The New York Times reports: “Sour grapes,” explained Bob Marino, 79, weighing in on the recent spycraft bombshell from the corner table of a local McDonald’s.
“Sour grapes,” agreed Roger Noel, 65, sitting next to him.
“Bunch of crybabies,” Reed Guidry, 64, offered from across the table.
The subject of conversation was the report released by United States intelligence chiefs on Friday informing President-elect Donald J. Trump of their unanimous conclusion that President Vladimir V. Putin of Russia ordered an extensive, but covert, cyberoperation to help Mr. Trump win the election. The Russians had hacked and leaked emails, unleashed “trolls” on social media and used their “state-run propaganda machine” to spread stories harmful to Hillary Clinton.
In Washington, the report was viewed as extraordinary, both for its timing, raising sharp questions about the president-elect’s legitimacy on the verge of his taking office, and for its assertions, describing the operation as Russia’s boldest effort yet to meddle with American elections, to spread discontent and to “undermine the U.S.-led democratic order.”
But interviews with Trump supporters here in Louisiana, a state the president-elect won by 20 points, and in Indiana, a state he won by nearly the same margin, found opinions about the report that ranged from general indifference to outright derision.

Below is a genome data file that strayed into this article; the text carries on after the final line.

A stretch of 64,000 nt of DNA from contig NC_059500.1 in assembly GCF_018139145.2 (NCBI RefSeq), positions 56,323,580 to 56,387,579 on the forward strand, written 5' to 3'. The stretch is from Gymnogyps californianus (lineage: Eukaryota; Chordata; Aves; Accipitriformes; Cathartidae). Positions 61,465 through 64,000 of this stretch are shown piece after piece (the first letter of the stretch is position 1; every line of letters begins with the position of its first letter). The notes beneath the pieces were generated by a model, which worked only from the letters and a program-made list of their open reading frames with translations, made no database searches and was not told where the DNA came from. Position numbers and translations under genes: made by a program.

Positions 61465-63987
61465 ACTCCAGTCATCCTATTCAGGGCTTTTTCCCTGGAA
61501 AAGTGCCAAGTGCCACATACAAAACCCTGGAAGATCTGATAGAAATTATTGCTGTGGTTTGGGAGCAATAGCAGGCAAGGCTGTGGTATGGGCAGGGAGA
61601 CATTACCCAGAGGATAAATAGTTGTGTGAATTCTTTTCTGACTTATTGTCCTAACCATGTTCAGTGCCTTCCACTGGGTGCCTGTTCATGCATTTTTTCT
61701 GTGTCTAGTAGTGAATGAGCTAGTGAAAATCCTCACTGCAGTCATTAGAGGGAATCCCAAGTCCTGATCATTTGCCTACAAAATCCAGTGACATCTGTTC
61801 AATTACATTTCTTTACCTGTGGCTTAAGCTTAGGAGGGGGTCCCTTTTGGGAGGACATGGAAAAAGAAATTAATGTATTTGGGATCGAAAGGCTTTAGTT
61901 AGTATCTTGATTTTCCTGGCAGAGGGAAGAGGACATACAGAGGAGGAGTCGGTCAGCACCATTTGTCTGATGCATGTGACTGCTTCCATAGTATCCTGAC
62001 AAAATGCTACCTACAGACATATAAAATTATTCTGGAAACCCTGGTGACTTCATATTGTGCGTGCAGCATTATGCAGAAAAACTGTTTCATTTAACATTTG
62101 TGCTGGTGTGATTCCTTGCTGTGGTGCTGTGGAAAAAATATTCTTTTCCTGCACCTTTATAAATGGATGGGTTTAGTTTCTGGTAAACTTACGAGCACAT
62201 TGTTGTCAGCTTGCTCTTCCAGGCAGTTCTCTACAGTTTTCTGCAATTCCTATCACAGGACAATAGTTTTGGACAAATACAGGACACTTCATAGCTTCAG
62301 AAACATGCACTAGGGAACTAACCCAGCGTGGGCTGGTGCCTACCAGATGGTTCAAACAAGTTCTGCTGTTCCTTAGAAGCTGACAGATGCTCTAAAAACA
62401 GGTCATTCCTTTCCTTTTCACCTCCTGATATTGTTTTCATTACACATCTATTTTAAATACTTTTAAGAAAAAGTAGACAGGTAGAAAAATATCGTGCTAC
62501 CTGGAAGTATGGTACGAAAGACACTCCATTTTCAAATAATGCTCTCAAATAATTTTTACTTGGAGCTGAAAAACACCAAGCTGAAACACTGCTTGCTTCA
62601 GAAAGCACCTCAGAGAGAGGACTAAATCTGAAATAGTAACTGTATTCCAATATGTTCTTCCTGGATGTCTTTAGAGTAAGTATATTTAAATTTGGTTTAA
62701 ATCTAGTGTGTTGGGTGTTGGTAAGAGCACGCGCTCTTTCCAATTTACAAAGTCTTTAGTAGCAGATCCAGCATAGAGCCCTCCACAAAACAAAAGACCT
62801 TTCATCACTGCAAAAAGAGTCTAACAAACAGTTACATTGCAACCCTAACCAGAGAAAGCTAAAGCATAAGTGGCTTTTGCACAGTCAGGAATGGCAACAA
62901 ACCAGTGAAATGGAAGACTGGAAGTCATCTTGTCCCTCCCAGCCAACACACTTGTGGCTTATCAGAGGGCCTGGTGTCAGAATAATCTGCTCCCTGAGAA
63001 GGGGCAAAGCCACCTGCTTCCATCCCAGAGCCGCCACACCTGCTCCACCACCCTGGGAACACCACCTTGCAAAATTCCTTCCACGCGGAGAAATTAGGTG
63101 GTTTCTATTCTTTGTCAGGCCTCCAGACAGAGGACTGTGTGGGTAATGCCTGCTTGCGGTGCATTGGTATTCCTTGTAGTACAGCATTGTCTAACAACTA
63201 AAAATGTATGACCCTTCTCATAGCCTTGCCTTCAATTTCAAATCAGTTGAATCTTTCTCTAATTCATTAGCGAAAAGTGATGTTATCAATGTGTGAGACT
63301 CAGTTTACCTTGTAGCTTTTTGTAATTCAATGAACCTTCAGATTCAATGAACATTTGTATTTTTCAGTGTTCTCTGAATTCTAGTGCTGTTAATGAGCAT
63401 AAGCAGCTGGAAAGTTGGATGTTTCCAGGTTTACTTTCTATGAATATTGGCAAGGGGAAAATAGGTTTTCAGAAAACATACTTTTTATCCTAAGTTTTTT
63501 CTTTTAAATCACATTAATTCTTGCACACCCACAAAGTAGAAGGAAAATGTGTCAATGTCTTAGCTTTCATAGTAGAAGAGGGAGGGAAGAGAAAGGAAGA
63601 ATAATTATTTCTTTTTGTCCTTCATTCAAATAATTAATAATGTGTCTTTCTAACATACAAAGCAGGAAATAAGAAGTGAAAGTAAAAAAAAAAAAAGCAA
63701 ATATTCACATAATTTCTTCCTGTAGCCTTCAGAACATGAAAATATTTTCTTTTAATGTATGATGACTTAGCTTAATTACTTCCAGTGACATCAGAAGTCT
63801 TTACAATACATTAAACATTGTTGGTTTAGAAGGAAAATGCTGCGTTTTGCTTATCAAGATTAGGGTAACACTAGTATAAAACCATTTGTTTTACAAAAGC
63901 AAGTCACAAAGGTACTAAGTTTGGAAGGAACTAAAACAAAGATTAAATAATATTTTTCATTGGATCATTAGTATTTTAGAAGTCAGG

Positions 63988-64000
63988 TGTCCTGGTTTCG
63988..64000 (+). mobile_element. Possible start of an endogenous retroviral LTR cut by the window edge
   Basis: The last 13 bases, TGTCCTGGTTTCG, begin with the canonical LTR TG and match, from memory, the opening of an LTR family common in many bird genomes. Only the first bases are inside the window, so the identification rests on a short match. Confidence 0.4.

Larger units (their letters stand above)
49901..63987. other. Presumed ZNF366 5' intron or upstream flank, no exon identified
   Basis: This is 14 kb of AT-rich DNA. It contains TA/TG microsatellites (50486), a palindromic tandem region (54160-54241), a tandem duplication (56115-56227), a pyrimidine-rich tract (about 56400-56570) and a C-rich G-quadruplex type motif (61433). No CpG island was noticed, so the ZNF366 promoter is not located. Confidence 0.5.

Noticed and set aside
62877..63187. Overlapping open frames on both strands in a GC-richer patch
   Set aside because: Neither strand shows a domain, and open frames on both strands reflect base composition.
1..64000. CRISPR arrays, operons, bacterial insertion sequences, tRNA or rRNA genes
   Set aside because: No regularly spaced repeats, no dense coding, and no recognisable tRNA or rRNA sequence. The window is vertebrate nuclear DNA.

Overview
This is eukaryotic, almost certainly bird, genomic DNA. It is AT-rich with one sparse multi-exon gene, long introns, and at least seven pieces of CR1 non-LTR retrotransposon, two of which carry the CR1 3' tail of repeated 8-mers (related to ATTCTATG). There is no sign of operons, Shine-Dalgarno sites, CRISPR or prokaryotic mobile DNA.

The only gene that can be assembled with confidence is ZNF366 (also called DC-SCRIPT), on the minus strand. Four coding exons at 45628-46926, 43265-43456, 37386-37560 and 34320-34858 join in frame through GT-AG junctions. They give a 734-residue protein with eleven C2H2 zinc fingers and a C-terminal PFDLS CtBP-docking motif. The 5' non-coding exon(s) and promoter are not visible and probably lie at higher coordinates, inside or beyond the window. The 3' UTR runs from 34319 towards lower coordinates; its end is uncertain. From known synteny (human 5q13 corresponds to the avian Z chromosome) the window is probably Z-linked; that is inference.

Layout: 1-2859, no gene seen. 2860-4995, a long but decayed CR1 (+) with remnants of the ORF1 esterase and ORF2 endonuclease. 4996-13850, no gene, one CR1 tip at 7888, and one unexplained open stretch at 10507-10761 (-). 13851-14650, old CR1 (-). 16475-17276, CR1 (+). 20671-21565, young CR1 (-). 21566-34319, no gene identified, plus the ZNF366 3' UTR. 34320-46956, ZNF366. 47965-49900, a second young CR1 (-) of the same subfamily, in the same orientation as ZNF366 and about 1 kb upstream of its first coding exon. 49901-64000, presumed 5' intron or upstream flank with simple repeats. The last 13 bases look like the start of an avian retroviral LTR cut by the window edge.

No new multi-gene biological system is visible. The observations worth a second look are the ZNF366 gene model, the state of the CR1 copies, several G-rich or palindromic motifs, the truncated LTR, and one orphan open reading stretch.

“From the parts of the report I’ve seen,” said Rob Maness, a retired Air Force colonel who twice ran for Senate here as Tea Party favorite, “it seems silly.”
There are genuine concerns about Russia’s cyberoperations, he said, but the notion that they changed the outcome of the election was absurd. (The report made no determination on how they affected the election.)
Of the comments he had seen from fellow Trump supporters on Facebook and in emails, he added, “90 percent of them are like, ‘What’s the big deal?’”
The Russians may have very well gotten involved, several people said. They added that kind of interference should be combated. But many assumed that foreign actors had long tried to play favorites in American elections, and that the United States had done the same in other countries’ elections. Even if the Russians did do it — which some were more willing to concede than others — what difference did it make? People did not need the Russians to make up their minds about Mrs. Clinton, Mr. Trump’s election opponent. Blaming her loss on the Russians was, as one Trump supporter here said, “just being sore losers.” [Continue reading…]